Jesús Vaquero, Mercedes Zurita, Miguel A Rico, Celia Bonilla, Concepción Aguayo, Cecilia Fernández, Noemí Tapiador, Marta Sevilla, Carlos Morejón, Jesús Montilla, Francisco Martínez, Esperanza Marín, Salvador Bustamante, David Vázquez, Joaquín Carballido, Alicia Rodríguez, Paula Martínez, Coral García, Mercedes Ovejero, Marta V Fernández
BACKGROUND AIMS: Cell therapy with mesenchymal stromal cells (MSCs) offers new hope for patients suffering from spinal cord injury (SCI). METHODS: Ten patients with established incomplete SCI received four subarachnoid administrations of 30 × 10(6) autologous bone marrow MSCs, supported in autologous plasma, at months 1, 4, 7 and 10 of the study, and were followed until the month 12. Urodynamic, neurophysiological and neuroimaging studies were performed at months 6 and 12, and compared with basal studies...
March 2017: Cytotherapy
https://www.readbyqxmd.com/read/27907952/neurology-of-critical-care
#7
Eelco F M Wijdicks
It is a truism that care of the patient with an acutely severe neurologic illness starts with a full neurologic examination. Neurologic examination is followed by tests (neuroimaging and laboratory) resulting in a diagnosis (presumptive or definitive) and treatment (definitive or preemptive) and followed by admission for supportive care and more treatment. The sequence of decisions depends on the diagnosis, but treatment may be needed to diagnose a neurologic disorder. To find out what underlies the acute presentation of certain neurologic conditions requires (1) interpretation of neurologic findings, (2) interpretation of neuroimaging, (3) linking laboratory abnormalities to certain clinical neurologic findings, and (4) evaluation of improvement or refractoriness after treatment...
December 2016: Seminars in Neurology
https://www.readbyqxmd.com/read/27720818/sct-spinal-cord-toolbox-an-open-source-software-for-processing-spinal-cord-mri-data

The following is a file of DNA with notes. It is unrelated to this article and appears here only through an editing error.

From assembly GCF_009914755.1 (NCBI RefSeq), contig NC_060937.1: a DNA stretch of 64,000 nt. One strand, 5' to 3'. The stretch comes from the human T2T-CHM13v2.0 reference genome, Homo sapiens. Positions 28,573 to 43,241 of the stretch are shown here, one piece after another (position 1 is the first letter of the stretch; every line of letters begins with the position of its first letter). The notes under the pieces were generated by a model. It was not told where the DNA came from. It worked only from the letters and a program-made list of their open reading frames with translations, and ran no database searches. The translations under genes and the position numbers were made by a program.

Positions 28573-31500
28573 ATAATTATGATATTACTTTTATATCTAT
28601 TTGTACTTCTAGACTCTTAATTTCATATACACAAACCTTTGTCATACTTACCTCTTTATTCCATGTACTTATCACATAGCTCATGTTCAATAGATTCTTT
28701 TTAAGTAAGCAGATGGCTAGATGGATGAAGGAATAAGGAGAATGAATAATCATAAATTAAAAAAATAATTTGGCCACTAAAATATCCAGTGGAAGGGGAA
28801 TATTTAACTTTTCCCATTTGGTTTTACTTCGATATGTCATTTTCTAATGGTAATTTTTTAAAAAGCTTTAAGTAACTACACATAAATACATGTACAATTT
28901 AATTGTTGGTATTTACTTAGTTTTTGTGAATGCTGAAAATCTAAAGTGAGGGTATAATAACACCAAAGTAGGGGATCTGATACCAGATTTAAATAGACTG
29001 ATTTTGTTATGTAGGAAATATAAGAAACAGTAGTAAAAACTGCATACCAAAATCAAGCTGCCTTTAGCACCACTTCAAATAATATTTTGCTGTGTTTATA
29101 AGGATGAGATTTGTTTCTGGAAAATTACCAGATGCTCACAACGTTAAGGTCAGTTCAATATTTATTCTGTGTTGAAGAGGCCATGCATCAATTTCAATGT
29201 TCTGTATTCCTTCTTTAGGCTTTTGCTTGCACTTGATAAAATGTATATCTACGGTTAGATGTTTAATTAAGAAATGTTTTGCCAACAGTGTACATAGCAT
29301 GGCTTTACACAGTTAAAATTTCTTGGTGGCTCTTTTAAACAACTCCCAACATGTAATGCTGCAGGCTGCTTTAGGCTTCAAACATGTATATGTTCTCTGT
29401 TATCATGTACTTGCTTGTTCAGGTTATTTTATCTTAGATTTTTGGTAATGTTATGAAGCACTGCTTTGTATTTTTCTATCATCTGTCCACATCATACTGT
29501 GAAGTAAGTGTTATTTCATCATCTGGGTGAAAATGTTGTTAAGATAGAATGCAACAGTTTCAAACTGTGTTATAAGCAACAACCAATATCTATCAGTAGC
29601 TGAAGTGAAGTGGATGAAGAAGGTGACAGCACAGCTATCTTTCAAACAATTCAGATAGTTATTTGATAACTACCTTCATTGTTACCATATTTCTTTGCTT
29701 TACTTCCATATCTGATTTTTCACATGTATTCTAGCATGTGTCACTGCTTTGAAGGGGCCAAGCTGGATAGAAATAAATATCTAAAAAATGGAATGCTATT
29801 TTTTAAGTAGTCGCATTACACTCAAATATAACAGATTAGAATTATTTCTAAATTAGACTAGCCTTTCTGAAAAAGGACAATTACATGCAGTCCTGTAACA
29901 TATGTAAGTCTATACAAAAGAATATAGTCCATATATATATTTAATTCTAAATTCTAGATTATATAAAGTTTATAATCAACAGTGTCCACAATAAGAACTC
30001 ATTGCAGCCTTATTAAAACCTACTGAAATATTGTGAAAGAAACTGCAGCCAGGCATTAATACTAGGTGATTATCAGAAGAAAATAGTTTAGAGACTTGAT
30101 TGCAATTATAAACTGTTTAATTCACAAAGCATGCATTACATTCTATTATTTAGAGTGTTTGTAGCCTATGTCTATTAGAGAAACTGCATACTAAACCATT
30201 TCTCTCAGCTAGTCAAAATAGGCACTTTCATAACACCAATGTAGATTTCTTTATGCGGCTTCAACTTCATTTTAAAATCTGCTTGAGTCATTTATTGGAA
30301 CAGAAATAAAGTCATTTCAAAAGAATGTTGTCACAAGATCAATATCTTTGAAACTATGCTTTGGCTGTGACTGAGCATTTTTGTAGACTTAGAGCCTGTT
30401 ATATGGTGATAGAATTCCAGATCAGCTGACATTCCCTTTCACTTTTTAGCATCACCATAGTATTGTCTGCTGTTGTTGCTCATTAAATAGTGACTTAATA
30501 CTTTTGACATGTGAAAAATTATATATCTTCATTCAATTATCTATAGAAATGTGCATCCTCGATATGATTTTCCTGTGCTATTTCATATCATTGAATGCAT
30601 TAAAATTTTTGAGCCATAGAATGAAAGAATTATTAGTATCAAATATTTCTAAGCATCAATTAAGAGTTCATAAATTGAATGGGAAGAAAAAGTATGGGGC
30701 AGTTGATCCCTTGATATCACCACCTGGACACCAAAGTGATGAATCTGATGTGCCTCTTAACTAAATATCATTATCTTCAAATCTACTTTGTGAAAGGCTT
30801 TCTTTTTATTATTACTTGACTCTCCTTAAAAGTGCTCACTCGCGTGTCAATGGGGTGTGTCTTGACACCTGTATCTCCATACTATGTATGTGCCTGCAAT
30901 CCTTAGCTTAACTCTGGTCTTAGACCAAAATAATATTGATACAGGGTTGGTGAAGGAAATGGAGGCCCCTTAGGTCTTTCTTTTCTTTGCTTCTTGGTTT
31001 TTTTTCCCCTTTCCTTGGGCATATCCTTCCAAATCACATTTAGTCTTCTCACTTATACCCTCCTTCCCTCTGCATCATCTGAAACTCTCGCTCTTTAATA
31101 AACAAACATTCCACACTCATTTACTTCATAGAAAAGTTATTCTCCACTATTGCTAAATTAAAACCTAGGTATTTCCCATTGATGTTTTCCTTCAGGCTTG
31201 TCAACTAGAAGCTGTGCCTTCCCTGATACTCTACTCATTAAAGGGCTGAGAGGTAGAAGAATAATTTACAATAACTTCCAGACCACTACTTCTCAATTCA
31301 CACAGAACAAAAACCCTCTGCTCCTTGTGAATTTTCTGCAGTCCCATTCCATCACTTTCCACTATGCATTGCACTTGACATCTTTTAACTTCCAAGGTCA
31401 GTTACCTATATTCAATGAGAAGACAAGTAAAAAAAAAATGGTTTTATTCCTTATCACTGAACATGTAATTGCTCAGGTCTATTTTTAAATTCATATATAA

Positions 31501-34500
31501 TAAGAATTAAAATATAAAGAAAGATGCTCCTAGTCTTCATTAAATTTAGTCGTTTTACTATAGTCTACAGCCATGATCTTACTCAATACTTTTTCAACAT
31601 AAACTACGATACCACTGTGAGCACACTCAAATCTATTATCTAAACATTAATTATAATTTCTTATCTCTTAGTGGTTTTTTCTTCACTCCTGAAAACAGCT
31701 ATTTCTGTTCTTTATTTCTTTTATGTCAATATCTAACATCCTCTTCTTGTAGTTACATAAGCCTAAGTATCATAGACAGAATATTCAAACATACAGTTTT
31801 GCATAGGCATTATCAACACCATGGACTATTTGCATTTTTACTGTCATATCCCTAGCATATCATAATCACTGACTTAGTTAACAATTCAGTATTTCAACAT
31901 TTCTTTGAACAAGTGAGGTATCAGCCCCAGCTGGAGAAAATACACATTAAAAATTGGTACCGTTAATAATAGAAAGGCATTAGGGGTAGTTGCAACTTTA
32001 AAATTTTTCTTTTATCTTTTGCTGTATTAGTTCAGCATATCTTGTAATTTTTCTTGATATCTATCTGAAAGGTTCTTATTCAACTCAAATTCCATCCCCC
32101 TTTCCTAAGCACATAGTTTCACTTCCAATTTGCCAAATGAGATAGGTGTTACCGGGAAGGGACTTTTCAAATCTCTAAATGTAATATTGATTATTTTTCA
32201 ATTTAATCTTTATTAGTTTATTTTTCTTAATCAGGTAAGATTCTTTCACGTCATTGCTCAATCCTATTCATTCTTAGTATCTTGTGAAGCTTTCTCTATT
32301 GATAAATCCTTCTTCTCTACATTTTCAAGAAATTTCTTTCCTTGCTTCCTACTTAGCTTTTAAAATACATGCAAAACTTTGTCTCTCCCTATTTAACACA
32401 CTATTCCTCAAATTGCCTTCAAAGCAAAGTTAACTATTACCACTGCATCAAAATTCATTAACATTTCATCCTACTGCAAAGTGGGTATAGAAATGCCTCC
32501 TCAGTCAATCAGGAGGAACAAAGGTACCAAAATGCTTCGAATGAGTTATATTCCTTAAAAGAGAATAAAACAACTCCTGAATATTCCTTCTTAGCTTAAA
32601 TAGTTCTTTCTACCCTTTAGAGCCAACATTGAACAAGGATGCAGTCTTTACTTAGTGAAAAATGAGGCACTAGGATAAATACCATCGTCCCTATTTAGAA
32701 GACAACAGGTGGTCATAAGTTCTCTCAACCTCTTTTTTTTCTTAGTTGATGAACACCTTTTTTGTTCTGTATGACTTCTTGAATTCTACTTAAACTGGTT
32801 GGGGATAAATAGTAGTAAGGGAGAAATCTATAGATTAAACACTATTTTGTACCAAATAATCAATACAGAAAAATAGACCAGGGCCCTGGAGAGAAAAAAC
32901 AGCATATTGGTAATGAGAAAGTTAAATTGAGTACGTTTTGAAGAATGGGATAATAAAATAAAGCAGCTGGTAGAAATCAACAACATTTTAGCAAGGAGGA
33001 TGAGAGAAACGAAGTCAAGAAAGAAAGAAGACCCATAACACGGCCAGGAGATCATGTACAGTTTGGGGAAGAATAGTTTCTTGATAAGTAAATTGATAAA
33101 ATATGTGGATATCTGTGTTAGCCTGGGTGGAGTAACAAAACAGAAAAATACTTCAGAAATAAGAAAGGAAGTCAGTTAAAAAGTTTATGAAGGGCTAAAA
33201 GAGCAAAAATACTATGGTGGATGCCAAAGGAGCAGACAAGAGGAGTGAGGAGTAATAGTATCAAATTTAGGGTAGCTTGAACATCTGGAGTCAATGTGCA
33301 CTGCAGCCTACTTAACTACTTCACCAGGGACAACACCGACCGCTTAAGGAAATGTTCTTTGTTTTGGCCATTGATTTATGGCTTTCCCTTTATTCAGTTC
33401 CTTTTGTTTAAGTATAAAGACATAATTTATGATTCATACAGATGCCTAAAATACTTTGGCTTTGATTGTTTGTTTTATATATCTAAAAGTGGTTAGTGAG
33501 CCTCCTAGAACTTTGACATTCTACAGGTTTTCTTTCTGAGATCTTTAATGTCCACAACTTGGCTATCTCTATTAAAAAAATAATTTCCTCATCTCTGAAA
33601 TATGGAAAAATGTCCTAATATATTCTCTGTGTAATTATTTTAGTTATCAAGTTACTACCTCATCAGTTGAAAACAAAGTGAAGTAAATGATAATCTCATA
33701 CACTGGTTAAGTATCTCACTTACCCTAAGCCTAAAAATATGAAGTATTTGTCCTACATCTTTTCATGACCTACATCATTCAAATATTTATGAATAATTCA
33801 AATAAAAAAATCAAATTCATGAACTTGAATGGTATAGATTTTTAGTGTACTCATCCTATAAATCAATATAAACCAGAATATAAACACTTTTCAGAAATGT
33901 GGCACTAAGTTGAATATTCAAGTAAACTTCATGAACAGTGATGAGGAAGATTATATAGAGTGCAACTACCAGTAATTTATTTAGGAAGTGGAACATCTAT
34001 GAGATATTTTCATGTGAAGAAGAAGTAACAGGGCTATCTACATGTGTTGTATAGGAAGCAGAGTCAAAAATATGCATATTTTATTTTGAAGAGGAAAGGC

#8
Benjamin De Leener, Simon Lévy, Sara M Dupont, Vladimir S Fonov, Nikola Stikov, D Louis Collins, Virginie Callot, Julien Cohen-Adad
For the past 25 years, the field of neuroimaging has witnessed the development of several software packages for processing multi-parametric magnetic resonance imaging (mpMRI) to study the brain. These software packages are now routinely used by researchers and clinicians, and have contributed to important breakthroughs for the understanding of brain anatomy and function. However, no software package exists to process mpMRI data of the spinal cord. Despite the numerous clinical needs for such advanced mpMRI protocols (multiple sclerosis, spinal cord injury, cervical spondylotic myelopathy, etc...
January 15, 2017: NeuroImage
https://www.readbyqxmd.com/read/27417400/neuroimaging-of-the-traumatic-spine
#9
REVIEW
Marcel Wolf, Marc-André Weber
The article summarizes classification schemes of spinal trauma and rules to decide on proper imaging modality after a spinal trauma. High-risk factors that recommend imaging are, for instance, age 65 years or older, a dangerous trauma mechanism, and paresthesia in the extremities. More recent classification schemes include evaluation of the posterior ligamentous complex, for which MR imaging is the best modality, and to give therapeutic recommendations for conservative or surgical management. MR imaging is the imaging method of choice when spinal cord injury, cord compression, or ligamentous injury is suspected...
August 2016: Magnetic Resonance Imaging Clinics of North America
https://www.readbyqxmd.com/read/27311799/an-approach-to-personalized-cell-therapy-in-chronic-complete-paraplegia-the-puerta-de-hierro-phase-i-ii-clinical-trial
#10
Jesús Vaquero, Mercedes Zurita, Miguel A Rico, Celia Bonilla, Concepcion Aguayo, Jesús Montilla, Salvador Bustamante, Joaquin Carballido, Esperanza Marin, Francisco Martinez, Avelino Parajon, Cecilia Fernandez, Laura De Reina
BACKGROUND AIMS: Cell transplantation in patients suffering spinal cord injury (SCI) is in its initial stages, but currently there is confusion about the results because of the disparity in the techniques used, the route of administration, and the criteria for selecting patients. METHODS: We conducted a clinical trial involving 12 patients with complete and chronic paraplegia (average time of chronicity, 13.86 years; SD, 9.36). The characteristics of SCI in magnetic resonance imaging (MRI) were evaluated for a personalized local administration of expanded autologous bone marrow mesenchymal stromal cells (MSCs) supported in autologous plasma, with the number of MSCs ranging from 100 × 10(6) to 230 × 10(6)...